As I sat in my college apartment the day before graduation, I asked myself, “Why did I really come to college?” The answer was that when I was in high school, people told me that I should go in to finance, get a fancy investment banking Wall Street job, and live a life with Louboutin heels, a grand penthouse in midtown Manhattan, and a corner office with a view. Then, I could retire at 40 and travel the world with the love of my life and 2 kids. My parents’ thought process was similar to that of many other Indian families. My degree options were, of course, computer science, IT, medicine, business, or law. While these were wonderful options for job security and long-term growth, they weren’t what I wanted for my life.
I grew up with the mindset that a college education was my ticket to living a comfortable life. I would have to struggle hard for four years, maybe six years with a masters degree, if I so chose, and then the rest of my life would be smooth sailing. I would be able to afford luxuries, not live paycheck to paycheck, and not struggle like my parents and grandparents had. Others outside my family told me that going to college would enable me to work a real job and not flip burgers at the local fast-food joint.
Despite everything I thought college would do for me, college did not quite happen how I thought it would. What college did do was help me find myself, understand myself, and grow into a new person. I learned about emotional intelligence, how to love myself, how to speak in front of a crowd, and how to push myself when I thought I had no energy. In fact, college enabled me to be able to think for myself, and not seeing a 9-5 in my future was OK. I wanted more from life; I wanted to travel the world full-time and own an online business. I wanted to be able to retire at 40 and not slave away for someone else. I was ready for hard work but definitely did not see this traditional lifestyle for myself.
Staying on campus most definitely helped me define who I was and what I wanted.
I grew, learned, and flourished, but my actual degree left me with a void. Graduation day rolled around, and I realized I had done everything for my family. While I loved my family and knew pleasing them was important, I realized I had spent so much time and effort doing something I wasn’t passionate about.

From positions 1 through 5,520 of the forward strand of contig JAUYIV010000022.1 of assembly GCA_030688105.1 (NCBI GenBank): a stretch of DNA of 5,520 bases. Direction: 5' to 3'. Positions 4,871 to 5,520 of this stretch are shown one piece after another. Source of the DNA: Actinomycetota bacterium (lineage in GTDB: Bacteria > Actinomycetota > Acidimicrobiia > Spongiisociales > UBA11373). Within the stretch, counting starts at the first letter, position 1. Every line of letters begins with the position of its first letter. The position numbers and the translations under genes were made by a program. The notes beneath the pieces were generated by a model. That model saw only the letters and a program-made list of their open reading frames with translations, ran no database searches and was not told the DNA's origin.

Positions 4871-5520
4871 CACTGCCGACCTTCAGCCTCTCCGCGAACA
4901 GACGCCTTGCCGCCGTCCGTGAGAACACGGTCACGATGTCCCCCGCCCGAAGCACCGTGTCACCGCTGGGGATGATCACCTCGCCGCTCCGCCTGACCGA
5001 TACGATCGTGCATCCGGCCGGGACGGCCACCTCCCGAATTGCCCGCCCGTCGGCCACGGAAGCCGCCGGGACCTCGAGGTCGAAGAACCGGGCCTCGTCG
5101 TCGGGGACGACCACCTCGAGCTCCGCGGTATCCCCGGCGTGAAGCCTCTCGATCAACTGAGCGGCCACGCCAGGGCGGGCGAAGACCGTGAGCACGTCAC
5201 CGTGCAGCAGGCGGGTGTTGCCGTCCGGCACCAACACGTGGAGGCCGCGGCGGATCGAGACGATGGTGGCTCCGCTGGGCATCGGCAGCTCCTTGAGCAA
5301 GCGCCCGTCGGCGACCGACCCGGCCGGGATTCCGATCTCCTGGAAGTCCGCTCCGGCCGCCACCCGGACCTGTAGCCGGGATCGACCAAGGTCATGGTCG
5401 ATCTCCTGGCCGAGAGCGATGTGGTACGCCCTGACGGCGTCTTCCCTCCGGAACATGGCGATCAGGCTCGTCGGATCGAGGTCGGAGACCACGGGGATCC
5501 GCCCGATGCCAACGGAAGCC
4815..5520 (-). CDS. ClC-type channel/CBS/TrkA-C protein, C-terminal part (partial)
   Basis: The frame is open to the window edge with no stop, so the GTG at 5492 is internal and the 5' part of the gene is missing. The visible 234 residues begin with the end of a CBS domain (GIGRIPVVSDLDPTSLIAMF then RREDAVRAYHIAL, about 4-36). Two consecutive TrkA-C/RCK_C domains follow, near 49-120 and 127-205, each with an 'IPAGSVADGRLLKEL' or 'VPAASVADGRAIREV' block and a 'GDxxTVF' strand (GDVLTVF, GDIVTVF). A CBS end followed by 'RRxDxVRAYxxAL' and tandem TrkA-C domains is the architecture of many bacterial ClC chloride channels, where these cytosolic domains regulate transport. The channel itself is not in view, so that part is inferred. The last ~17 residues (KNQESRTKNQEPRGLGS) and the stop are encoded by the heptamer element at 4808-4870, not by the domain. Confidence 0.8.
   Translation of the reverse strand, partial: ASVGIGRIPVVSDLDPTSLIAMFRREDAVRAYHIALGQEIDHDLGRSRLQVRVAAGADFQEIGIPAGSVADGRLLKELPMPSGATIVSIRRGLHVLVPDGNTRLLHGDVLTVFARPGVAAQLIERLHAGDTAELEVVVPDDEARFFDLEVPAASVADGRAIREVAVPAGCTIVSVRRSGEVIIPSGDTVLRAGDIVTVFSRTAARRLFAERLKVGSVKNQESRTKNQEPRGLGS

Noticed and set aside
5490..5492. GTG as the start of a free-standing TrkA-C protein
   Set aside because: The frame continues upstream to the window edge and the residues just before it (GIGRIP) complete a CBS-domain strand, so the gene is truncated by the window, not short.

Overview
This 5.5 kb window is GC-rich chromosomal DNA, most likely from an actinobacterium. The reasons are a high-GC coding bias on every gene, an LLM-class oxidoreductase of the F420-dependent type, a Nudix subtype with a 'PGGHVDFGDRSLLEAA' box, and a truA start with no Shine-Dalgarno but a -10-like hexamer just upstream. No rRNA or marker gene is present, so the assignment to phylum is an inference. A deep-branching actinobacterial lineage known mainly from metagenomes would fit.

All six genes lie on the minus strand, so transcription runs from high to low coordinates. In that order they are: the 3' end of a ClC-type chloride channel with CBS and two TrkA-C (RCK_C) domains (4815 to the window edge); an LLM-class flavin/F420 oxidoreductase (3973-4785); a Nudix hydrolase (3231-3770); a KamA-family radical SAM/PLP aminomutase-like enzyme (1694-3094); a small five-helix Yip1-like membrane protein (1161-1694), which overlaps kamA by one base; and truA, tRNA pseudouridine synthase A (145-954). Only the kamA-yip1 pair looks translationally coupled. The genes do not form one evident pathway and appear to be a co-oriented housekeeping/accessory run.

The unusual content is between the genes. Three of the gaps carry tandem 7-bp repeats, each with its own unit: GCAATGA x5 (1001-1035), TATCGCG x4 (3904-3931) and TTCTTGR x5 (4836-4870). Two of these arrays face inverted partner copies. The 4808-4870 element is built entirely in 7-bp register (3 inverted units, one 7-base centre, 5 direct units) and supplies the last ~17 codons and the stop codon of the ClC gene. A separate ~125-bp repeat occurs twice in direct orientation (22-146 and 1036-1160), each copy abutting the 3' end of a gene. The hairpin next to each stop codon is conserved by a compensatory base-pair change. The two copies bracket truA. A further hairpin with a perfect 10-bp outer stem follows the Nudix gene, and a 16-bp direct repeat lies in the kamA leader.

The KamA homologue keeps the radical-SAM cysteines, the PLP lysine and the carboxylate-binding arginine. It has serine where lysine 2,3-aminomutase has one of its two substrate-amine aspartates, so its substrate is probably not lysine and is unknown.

Had I been passionate about business and craved the lifestyle I was told to live, this college experience would have been an amazing opportunity. For those who desire a career in STEM fields, such as engineering or medicine, college is a great opportunity to have hands-on experience. Hands-on experience is really important, which is why internships and jobs will teach you more than a book will. Performing experiments in a lab, putting money into the stock market, or even signing on as an apprentice is infinitely more valuable than taking multiple-choice exams and memorizing theory.
Before committing to entering a university, define what you want in life.
If you want to be a doctor, then by all means, get your butt to university ASAP However, if you are unsure about where you want to go in life, consider taking a year off, define where you want to be, and decide if college can help take you there. Those who tend to be the most successful are able to define what they want and create a plan for how to achieve their dreams.
The average millennial walks out of college with a cute square hat and 30k in debt. There are few career paths that are worth that much debt. This is not a discouragement piece telling you to completely avoid the system. This is a sign for you to define exactly what you want in life. If you cannot figure that out yet, that is fine. Once you have figured out where you see yourself in 10 or 15 years ask yourself, “Is this path connected to a college degree and, if not, is it really worth going to college?”